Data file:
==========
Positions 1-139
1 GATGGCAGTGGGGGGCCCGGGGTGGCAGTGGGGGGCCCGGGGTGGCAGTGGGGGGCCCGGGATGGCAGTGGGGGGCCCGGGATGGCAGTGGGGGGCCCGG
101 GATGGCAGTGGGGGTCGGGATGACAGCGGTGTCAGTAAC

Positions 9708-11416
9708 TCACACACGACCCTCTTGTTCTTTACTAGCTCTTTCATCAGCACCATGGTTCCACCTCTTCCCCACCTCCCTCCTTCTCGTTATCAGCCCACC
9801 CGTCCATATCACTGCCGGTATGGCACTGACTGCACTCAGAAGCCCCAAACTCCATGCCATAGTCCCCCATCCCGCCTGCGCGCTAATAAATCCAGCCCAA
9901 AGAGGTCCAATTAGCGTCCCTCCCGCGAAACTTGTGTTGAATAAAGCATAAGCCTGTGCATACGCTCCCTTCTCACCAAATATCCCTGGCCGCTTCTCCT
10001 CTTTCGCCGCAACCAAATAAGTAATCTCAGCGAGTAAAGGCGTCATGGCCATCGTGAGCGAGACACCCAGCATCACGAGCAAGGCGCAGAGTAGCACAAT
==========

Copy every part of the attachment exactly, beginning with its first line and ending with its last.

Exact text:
Positions 1-139
1 GATGGCAGTGGGGGGCCCGGGGTGGCAGTGGGGGGCCCGGGGTGGCAGTGGGGGGCCCGGGATGGCAGTGGGGGGCCCGGGATGGCAGTGGGGGGCCCGG
101 GATGGCAGTGGGGGTCGGGATGACAGCGGTGTCAGTAAC

Positions 9708-11416
9708 TCACACACGACCCTCTTGTTCTTTACTAGCTCTTTCATCAGCACCATGGTTCCACCTCTTCCCCACCTCCCTCCTTCTCGTTATCAGCCCACC
9801 CGTCCATATCACTGCCGGTATGGCACTGACTGCACTCAGAAGCCCCAAACTCCATGCCATAGTCCCCCATCCCGCCTGCGCGCTAATAAATCCAGCCCAA
9901 AGAGGTCCAATTAGCGTCCCTCCCGCGAAACTTGTGTTGAATAAAGCATAAGCCTGTGCATACGCTCCCTTCTCACCAAATATCCCTGGCCGCTTCTCCT
10001 CTTTCGCCGCAACCAAATAAGTAATCTCAGCGAGTAAAGGCGTCATGGCCATCGTGAGCGAGACACCCAGCATCACGAGCAAGGCGCAGAGTAGCACAAT